decided: June 29, 1977.
COMMONWEALTH OF PENNSYLVANIA
SAMUEL JOSEPH POLOF, APPELLANT
Appeal from the Judgment of Sentence of the Court of Common Pleas, Criminal Trial Division, Imposed on Bill of Indictment No. 0869, September Session, 1974.
S. David Fineman, Philadelphia, for appellant.
Roberta L. Jacobs, Philadelphia, for appellee.
Watkins, President Judge, and Jacobs, Hoffman, Cercone, Price, Van der Voort and Spaeth, JJ. Van der Voort, J., concurs in the result. Price, J., dissents.
[ 248 Pa. Super. Page 27]
Samuel Joseph Polof, the appellant, was subpoenaed to appear as a witness before the Special Investigating Grand Jury of Philadelphia County, which was convened to investigate alleged payoffs to police officers and public officials for the protection of illegal gambling operations. After appellant's appearance and testimony before the Investigating Grand Jury, a presentment was issued, approved and submitted to the Indicting Grand Jury, which subsequently resulted in appellant's indictment for perjury*fn1 and false swearing.*fn2 Appellant's counsel filed a Motion to Quash the Indictments which was denied.*fn3 Appellant pleaded not
[ 248 Pa. Super. Page 28]
guilty to the four counts of the indictment, and trial commenced January 17, 1975, before Judge KUBACKI and a jury. On January 30, 1975, the jury returned a guilty verdict on one count of perjury.
Boiler plate post-trial motions were filed on February 6, 1975, and on April 10, 1975, supplemental post-trial motions were argued before the court below. However, because of the absence of any indication that supplemental post-trial motions had been filed,*fn4 and the general nature of appellant's post-trial motions of record, this Court held that appellant's eighteen assignments of error were not properly preserved for appellate review.*fn5 This Court denied appellant's petition for reargument on April 16, 1976, and on August 2, 1976, our Supreme Court ordered the case remanded to us for disposition on the merits.*fn6
Appellant contends that the indictment should have been quashed because he was not notified of the impending indictment which deprived him of his right to challenge any individual juror or the array of the indicting grand jury. We agree. The Commonwealth does not challenge or deny appellant's assertion that he received no notice of his impending indictment.*fn7 Rather, it contends that Rule
[ 248 Pa. Super. Page 29203]
of the Pennsylvania Rules of Criminal Procedure does not apply in this case, and that the appellant's recourse was to make a post-indictment challenge to the array of the grand jury. While it is true that Pa.R.Crim.P. 203 does not literally apply to indictments initiated by special investigating grand juries, as we specifically held in Commonwealth v. Sills, 237 Pa. Super. 280, 285, 288, 352 A.2d 539 (1975), it is also true that an accused has the constitutional right to challenge the array of the grand jury and prove by legally competent evidence that one or more of the grand jurors should be disqualified for cause. Commonwealth v. Collemacine, 429 Pa. 24, 239 A.2d 296 (1968); Commonwealth v. Dessus, 423 Pa. 177, 224 A.2d 188 (1966).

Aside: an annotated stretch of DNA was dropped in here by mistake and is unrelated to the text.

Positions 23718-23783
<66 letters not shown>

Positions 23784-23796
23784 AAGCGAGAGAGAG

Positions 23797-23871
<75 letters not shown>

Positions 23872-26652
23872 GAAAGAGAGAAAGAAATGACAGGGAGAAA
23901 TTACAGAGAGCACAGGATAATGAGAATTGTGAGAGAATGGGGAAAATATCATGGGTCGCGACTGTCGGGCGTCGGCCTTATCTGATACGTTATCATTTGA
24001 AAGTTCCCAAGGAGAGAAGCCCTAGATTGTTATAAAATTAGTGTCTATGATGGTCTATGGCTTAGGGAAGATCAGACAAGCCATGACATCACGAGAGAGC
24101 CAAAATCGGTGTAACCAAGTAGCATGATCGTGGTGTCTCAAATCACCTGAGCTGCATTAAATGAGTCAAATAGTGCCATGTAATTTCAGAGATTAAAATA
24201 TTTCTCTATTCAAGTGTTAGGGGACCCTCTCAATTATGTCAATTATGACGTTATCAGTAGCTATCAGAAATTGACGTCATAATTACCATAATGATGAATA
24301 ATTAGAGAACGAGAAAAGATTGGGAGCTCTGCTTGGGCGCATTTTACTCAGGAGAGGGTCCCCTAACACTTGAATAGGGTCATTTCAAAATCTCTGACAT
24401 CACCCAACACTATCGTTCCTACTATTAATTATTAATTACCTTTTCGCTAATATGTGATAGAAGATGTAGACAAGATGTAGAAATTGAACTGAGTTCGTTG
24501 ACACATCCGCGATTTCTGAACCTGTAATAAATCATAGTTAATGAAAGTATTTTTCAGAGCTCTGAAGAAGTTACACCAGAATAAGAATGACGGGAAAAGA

In Commonwealth v. Sills, supra, the defendant appeared before a special investigating grand jury convened to investigate cigarette smuggling in Philadelphia. After several unsuccessful attempts by the defendant to avoid testifying, the last of which coincided with the conclusion of the grand
[ 248 Pa. Super. Page 30]
jury's investigation, the investigating grand jury recommended Sills' indictment. Judge TAKIFF then directed the Commonwealth to submit the presentment to the indicting grand jury, and defendant was notified by certified mail of his impending indictment. Even though we held that the indictment should not have been quashed for failure to supply ten days actual notice to defendant prior to submitting the bill of indictment to the indicting grand jury,*fn8 we said
"[W]e must also decide whether the notice supplied by the Commonwealth was sufficient to allow appellee the opportunity to challenge the array of the grand jury, or challenge individual grand jurors for cause." 237 Pa. Super. at 288, 352 A.2d at 543.
Analysis of this same question in the present case leads to the inescapable conclusion that appellant was deprived of his constitutional right to challenge the indicting grand jury. The Commonwealth contends, however, that appellant could have challenged the grand jury post-indictment, and failed to do so.*fn9 Our Supreme Court expressly rejected a similar
[ 248 Pa. Super. Page 31]
contention in Commonwealth v. Wasserman, 466 Pa. 430, 353 A.2d 430 (1976). Additionally, we specifically applied the Rule 203(a) provision that a challenge must be made before the bill of indictment is submitted to the grand jury to cases of this nature in Sills, supra.
"While the accused must have an opportunity to challenge within a reasonable time the grand jury array or prove by legally competent evidence that one or more of the grand jurors should be disqualified for cause, Rule 203(a) specifically provides, 'in any event, a challenge must be made before the bill of indictment is submitted to the grand jury.'" 237 Pa. Super. at 290, 352 A.2d at 544.
For the foregoing reasons, the judgment of sentence is vacated and the indictment quashed.